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Clin Infect Dis. 2017 Apr 1;64(7):939-946. doi: 10.1093/cid/cix003.

High Frequency of Blackwater Fever Among Children Presenting to Hospital With Severe Febrile Illnesses in Eastern Uganda.

Author information

1
Mbale Regional Referral Hospital Clinical Research Unit.
2
Busitema University Faculty of Health Sciences, Mbale Campus.
3
Soroti Regional Referral Hospital, Soroti, Uganda.
4
Kenya Medical Research Institute-Wellcome Trust Research Programme, Kilifi.
5
Makerere College of Health Sciences, Department of Paediatrics, Kampala, and.
6
St Mary's Hospital, Lacor, Uganda.
7
Joint Malaria Programme, Teule Hospital, Muheza, Tanzania; and.
8
Medical Research Council, Clinical Trials Unit, University College London, and.
9
Faculty of Medicine, Imperial College, London, United Kingdom.

Abstract

Background:

In the Fluid Expansion as a Supportive Treatment (FEAST) trial, an unexpectedly high proportion of participants from eastern Uganda presented with blackwater fever (BWF).

Methods:

We describe the prevalence and outcome of BWF among trial participants and compare the prevalence of 3 malaria-protective red blood cell polymorphisms in BWF cases vs both trial (non-BWF) and population controls.

Results:

Of 3170 trial participants, 394 (12.4%) had BWF. The majority (318 [81.0%]) presented in eastern Uganda and were the subjects of further analysis. BWF cases typically presented with both clinical jaundice (254/318 [80%]) and severe anemia (hemoglobin level <5 g/dL) (238/310 [77%]). Plasmodium falciparum parasitemia was less frequent than in non-BWF controls, but a higher proportion were positive for P. falciparum histidine rich protein 2 (192/246 [78.0%]) vs 811/1154 [70.3%]; P = .014), suggesting recent antimalarial treatment. Overall, 282 of 318 (88.7%) received transfusions, with 94 of 282 (33.3%) and 9 of 282 (3.4%) receiving 2 or 3 transfusions, respectively. By day 28, 39 of 318 (12.3%) BWF cases and 154 of 1554 (9.9%) non-BWF controls had died (P = .21), and 7 of 255 (3.0%) vs 13/1212 (1%), respectively, had severe anemia (P = .036). We found no association with G6PD deficiency. The prevalence of both the sickle cell trait (10/218 [4.6%]) and homozygous α+thalassemia (8/216 [3.7%]) were significantly lower among cases than among population controls (334/2123 [15.7%] and 141/2114 [6.6%], respectively), providing further support for the role of malaria.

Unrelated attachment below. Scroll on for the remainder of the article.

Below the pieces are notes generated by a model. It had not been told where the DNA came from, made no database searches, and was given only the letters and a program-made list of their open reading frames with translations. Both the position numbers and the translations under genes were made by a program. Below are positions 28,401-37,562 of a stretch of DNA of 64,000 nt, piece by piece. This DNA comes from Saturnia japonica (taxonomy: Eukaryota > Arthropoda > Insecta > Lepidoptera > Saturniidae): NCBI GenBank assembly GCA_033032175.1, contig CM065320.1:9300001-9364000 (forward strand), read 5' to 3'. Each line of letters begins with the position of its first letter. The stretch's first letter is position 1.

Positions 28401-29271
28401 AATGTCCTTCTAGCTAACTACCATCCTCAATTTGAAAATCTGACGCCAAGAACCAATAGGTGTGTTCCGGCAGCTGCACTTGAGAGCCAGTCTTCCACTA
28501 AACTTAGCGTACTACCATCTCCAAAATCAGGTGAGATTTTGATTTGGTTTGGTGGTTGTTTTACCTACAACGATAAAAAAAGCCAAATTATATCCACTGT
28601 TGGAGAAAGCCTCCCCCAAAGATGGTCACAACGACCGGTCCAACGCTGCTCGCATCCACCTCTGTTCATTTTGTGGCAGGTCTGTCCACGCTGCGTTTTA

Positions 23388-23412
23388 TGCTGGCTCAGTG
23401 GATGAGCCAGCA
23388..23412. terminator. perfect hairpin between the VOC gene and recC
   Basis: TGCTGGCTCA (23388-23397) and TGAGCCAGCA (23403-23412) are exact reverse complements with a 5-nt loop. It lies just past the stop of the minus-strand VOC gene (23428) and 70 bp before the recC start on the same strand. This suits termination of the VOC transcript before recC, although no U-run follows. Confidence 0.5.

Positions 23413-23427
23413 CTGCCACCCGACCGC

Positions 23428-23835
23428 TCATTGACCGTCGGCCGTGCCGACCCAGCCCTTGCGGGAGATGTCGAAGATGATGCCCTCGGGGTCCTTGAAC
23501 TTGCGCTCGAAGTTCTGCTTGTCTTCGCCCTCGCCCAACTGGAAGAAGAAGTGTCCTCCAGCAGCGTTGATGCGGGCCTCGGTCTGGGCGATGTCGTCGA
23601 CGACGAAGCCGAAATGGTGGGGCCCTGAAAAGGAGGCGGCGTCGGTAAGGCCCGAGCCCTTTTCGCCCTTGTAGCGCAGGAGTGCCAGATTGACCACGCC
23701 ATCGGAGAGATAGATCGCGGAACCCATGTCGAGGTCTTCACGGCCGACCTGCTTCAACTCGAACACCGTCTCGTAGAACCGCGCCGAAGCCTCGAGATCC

Conclusions:

We report the emergence of BWF in eastern Uganda, a condition that, according to local investigators, was rare until the last 7 years. We speculate that this might relate to the introduction of artemisinin-based combination therapies. Further studies investigating this possibility are urgently required.

KEYWORDS:

African child; blackwater fever; haemoglobinopathies; hemoglobinuria; malaria

PMID:
28362936
PMCID:
PMC5848229
DOI:
10.1093/cid/cix003
[Indexed for MEDLINE]
Free PMC Article

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